Nanotech medical imaging – the future of disease detection?

Medical imaging
© iStock/K_E_N

A team of Australian researchers has pioneered an innovative medical imaging device with nanotechnology that can fit into the lens of a smartphone camera, an advancement that may provide low-cost disease diagnostics to parts of the world that need them most.

Developed by a team at the University of Melbourne and the Australian Research Council Centre of Excellence for Transformative Meta-Optical Systems (TMOS), the groundbreaking nanotech medical imaging device condenses once expensive, complex and bulky equipment into a smartphone camera.

The breakthrough will enhance disease diagnostics in rural and remote areas that lack access to advanced medical diagnostics and has demonstrated excellent performance in diagnosing a range of diseases. The World Health Organization (WHO) implored countries to increase investments in disease diagnostics in the wake of the COVID-19 pandemic, which they explained will optimise disease control, treatment, and prevention.

Streamlining medical imaging technology

The traditional methods for identifying diseases primarily involve employing optical microscopes the monitor changes in biological cells.

Lukas Wesemann, the study’s lead author and research fellow at the University of Melbourne and TMOS, explained: “It usually involves staining the cells with chemicals in a laboratory environment and utilising high-end microscopes, which are bulky and expensive.”

The Australian researchers have miniaturised phase-imaging technology by utilising metasurfaces that manipulate the light passing through them, enabling them to make invisible aspects of objects, such as live biological cells, observable. Phase-imaging requires contrasting transparency levels in tissues or cells.

Wesemann said: “Our flat optical device that is only a few hundred nanometres thick can perform the same kind of microscopy technique used a lot in the investigation of biological cells. It can be integrated on top of a camera lens to help detect changes in biological cells indicative of diseases.”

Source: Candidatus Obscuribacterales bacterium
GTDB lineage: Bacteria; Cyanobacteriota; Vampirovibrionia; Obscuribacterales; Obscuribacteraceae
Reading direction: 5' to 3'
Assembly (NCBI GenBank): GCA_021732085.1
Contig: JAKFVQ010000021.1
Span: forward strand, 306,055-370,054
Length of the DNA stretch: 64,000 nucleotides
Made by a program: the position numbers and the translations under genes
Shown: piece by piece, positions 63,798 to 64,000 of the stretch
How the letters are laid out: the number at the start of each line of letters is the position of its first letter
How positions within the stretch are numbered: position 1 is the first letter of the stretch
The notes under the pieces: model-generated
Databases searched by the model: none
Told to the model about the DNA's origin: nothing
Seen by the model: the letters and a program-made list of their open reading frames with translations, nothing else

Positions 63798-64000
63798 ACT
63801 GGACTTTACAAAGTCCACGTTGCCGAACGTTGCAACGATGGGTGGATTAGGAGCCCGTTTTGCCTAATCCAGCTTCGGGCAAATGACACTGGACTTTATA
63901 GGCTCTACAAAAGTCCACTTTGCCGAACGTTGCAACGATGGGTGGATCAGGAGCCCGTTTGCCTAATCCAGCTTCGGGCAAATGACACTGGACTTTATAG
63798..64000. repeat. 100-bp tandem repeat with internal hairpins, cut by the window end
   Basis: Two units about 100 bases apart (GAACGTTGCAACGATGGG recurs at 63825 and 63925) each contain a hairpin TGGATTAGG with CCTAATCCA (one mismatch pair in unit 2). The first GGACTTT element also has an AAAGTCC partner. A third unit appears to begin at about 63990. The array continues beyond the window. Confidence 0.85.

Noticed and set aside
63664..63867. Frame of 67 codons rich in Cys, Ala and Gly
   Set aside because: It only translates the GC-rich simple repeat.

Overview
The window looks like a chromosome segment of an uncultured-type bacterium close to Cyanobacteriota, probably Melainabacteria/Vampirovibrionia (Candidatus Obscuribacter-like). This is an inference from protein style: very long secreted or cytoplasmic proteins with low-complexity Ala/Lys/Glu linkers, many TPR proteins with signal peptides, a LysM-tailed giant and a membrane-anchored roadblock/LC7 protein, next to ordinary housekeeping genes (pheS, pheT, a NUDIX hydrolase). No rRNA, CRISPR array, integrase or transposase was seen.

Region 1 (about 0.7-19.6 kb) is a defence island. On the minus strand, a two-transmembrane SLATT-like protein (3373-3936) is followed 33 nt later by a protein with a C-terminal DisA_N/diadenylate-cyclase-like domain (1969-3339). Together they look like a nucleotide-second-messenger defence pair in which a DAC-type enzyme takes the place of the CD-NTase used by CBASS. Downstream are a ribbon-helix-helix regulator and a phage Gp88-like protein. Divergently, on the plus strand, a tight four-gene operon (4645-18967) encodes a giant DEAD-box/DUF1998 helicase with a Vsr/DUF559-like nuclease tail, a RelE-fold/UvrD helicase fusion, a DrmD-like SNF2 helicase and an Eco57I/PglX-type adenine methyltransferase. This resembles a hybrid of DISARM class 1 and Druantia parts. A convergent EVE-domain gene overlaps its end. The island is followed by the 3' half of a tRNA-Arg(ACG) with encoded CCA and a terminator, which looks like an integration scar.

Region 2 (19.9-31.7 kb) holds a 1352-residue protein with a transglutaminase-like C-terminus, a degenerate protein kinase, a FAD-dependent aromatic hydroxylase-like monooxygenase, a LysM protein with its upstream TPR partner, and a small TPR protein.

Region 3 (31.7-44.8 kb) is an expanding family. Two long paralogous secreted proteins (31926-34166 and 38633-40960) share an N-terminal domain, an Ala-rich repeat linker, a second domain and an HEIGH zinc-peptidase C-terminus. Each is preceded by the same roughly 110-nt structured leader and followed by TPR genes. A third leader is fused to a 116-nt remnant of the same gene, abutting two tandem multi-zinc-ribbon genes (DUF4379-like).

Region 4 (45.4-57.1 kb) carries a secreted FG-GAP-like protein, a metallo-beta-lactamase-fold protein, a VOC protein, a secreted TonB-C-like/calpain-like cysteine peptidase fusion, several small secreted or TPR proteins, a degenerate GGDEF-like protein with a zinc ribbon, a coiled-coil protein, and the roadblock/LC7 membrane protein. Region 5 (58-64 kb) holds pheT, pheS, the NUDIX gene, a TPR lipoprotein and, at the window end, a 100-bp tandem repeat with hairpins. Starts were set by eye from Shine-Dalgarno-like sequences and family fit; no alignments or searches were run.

The researchers explained that their nanotech medical imaging device could be used to detect devastating diseases like malaria, leishmaniasis, trypanosomiasis, and babesiosis in the future, as these can be identified with optical microscopy.

Ann Roberts, the co-author of the study and TMOS chief investigator and professor at the University of Melbourne, said: “The benefit of being able to visualise cells with this kind of device is the fact that they can be alive and they don’t need to be processed in any way before they can be visualised. It’s real time and requires no computational processing. The device does all the work.”

Benefits of nanotech disease diagnostics

The nanotech medical imaging will not only be beneficial for remote diagnostic but will also make detecting disease at home a reality. This would allow patients to send specimens of their blood or saliva to any laboratory globally for assessment and rapid diagnosis.

Roberts added: “Early diagnosis could make timely treatment possible and can lead to better health outcomes. Making medical diagnostic devices smaller, cheaper and more portable will help disadvantaged regions gain access to healthcare that is currently only available to first world countries.”

The nanotech medical imaging device prototype is just $7000, which is possible due to it being assembled with the tools used to develop electronic computer chips. The team is now searching for industrial collaboration to commercialise the device.

Wesemann said: “We’re confident that in the near future, we can produce fabrication methods that are more suitable for mass fabrication and bring the device cost down to potentially a few cents. It is a very fundamental technique that any engineer could pick up and integrate into any mobile medical imaging device; it doesn’t even have to be a smartphone.”

Michael Abramoff, ophthalmologist, computer engineer and founder and executive chairman of US-based Digital Diagnostics company, concluded: “This is a new imaging modality, and the feasibility of such optical phase imaging using incident light is promising, as there are many almost transparent tissues that are hard to image without contrast or radiation. We look forward to the application of this modality to biological tissue, and especially the retina, as it is there where neural and vascular tissue can be imaged simultaneously.”

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